TRUMBULL — After yielding a methodical game-opening 15-play, 71-yard scoring drive to St. Joseph, the state’s No. 1-ranked team, the Darien defensive starters came back to the sideline and regrouped.
There were three third-down conversions — the last a blown coverage that allowed David Summers to find Jaden Shirden alone for a 28-yard touchdown — and another on fourth down.
“We wanted to keep our heads up,” said Will Bothwell, the Blue Wave’s junior defensive end, of the unit’s early mindset. “We didn’t want to get down on their score. We came back and hit them back in the mouth after that.”
Consider that an understatement. Against an opponent with a multitude of game-breaking weapons, an unproven Darien defense pitched a shutout the rest of the way.
The Blue Wave tied the game in the second quarter, then after halftime scored on their first two possessions for what turned out to be a 22-7 victory this afternoon.
It seemed rumors of Darien’s small step down the rankings, at least for the foreseeable future, have been greatly exaggerated.
“We definitely came into the game thinking we have to beat them right now because they’re No. 1,” said Cooper Hancock, who in his first real test gave every indication that he could be the fourth Darien quarterback to lead the Blue Wave to a state title in four years. “That’s where we want to be. After that game I think we showed people we should be.”
The voters will determine whether Greenwich or Darien is the No. 1 team in the state come Monday, but that would be a cosmetic prize. The one of value won’t be decided until December.
Trifone, as he walked back to the locker room after warmups, admitted he was curious to discover if his players were as good as he believed. It was a reasonable question everyone in the state was also wondering, given that the Blue Wave graduated most of their starters from a year ago, with just two returning offensive linemen and none on the defensive front.
Trifone got a little foreshadowing of what to expect the previous six days.
“We probably had the best week of practice I can remember in recent history, including yesterday,” Trifone said. “Sometimes pregame the kids are a little out of focus because they’re so hyped. Yesterday was laser-focused.”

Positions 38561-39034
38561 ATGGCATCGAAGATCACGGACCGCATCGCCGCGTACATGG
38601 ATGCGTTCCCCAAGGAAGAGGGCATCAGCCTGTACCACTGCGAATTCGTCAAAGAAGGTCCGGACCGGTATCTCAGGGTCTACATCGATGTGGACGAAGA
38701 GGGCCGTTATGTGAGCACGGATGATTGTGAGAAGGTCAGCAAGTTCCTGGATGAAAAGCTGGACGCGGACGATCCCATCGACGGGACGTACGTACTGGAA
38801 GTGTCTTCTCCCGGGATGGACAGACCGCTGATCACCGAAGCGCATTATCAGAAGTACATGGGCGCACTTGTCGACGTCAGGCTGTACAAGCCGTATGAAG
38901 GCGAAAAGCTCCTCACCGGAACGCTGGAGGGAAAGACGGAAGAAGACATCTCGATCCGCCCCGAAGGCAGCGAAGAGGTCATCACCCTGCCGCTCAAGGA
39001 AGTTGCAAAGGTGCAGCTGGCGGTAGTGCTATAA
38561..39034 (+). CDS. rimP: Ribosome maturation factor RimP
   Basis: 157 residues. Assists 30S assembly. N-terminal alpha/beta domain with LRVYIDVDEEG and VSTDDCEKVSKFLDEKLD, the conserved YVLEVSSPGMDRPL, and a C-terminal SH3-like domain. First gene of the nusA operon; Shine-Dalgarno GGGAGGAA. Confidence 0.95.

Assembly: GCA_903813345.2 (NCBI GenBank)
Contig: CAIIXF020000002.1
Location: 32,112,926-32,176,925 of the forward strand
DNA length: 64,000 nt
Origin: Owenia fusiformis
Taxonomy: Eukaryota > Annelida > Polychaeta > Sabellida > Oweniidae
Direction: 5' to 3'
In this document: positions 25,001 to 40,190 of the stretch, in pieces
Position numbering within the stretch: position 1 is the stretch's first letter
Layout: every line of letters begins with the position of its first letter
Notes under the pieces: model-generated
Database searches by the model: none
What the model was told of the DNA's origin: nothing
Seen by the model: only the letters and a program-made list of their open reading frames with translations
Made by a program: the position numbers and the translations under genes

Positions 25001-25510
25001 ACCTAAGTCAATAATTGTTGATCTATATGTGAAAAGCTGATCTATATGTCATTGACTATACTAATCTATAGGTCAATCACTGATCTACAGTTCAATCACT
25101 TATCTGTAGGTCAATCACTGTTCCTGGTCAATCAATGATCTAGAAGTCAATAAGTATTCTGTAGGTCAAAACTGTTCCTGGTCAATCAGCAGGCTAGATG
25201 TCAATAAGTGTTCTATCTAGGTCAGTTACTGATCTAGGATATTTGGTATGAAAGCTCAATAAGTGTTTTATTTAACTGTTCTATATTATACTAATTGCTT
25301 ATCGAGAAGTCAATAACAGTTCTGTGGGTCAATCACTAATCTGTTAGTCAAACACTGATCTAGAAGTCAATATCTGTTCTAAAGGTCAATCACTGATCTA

Darien (3-0) did nothing on its first two possessions against the Cadets, who shut out New Canaan in the season opener. When they embarked on a 12-play drive that started at the end of the first quarter, it was reasonable to wonder if a repeat was inevitable.
But the Blue Wave held, and Hancock led them downfield, dropping a snap but scoring from two yards out.
The defensive battle continued before Hancock, who was on target with nearly every second-half pass, started slinging the ball around the field. A 27-yard pass to Peter Bredahl set up Andrew Lucas’ 11-yard run for the go-ahead score.
On the next possession Hancock connected with TJ Cornacchia for a 15-yard touchdown.
“In the second half we kind of just stuck with our gameplan,” Hancock said. “We knew after seeing what they gave us in the first half that they were going to do the same thing.”
Asked what that was, Hancock said, “We saw that instead of having their safety shade over, if I just looked over to the right side I’d be able to hit that seam route. I hit that a couple times, which was big. I also liked our matchups with our receivers. Every one of them.”
Hancock shares one big quality with his predecessors: he is unflappable. He doesn’t get nervous.
“I was just confident,” he said. “It’s easy when your line plays like that and the receivers you know can get open against anyone.”
Line play figured to be the determining factor and the Blue Wave may not have the recent swagger, but they were no less effective. The Cadets were without Phil Pasmeg, their best receiver, who said he will be out a minimum of four weeks with a broken collarbone, but Darien was stifling.
Bothwell and Connor Fay were all over the field, forcing Summers out of his pocket, and the secondary was outstanding.
“Their quarterback was really good at scrambling so we wanted to contain him,” Bothwell said. “We had some trouble with that and then we were able to get it under control.”
Trifone, like everyone, was surprised the game didn’t turn into an offensive shootout.
“I thought it was going to be a 35-28 type of thing,” Trifone said. “I certainly didn’t think, and that’s not taking anything away from our defense, that you’re going to hold this team to seven. That’s what surprised me the most.”
Bothwell is one of the starters who came up from the junior varsity. He was injured for last week’s win over Brien McMahon and did not practice until Thursday.
“He’s a very instinctive player,” Trifone said. “He’s quick but he also has great instincts of getting around blocks or going through blocks and blowing up traps.”
Today provided a big piece to the state playoff puzzle for the FCIAC’s four likely contenders. St. Joseph may be looking at a repeat of a year ago, when it lost to Darien and ran the table to finish 12-1 with a title. The Cadets may have cost themselves the No. 1 ranking at the end of the season.
Darien and Greenwich are unbeaten and New Canaan has one loss. The Rams must still play the Cardinals before the Turkey Bowl against Darien. The outcome of those two games will go a long way toward settling the Class LL landscape.
For now, the Blue Wave proved to any doubters — and perhaps reassured themselves — that a four-peat is indeed a realistic goal.
“I think we’re here to stay for a while,” Bothwell said with a smile. “It feels good. We’re going to sleep good tonight.”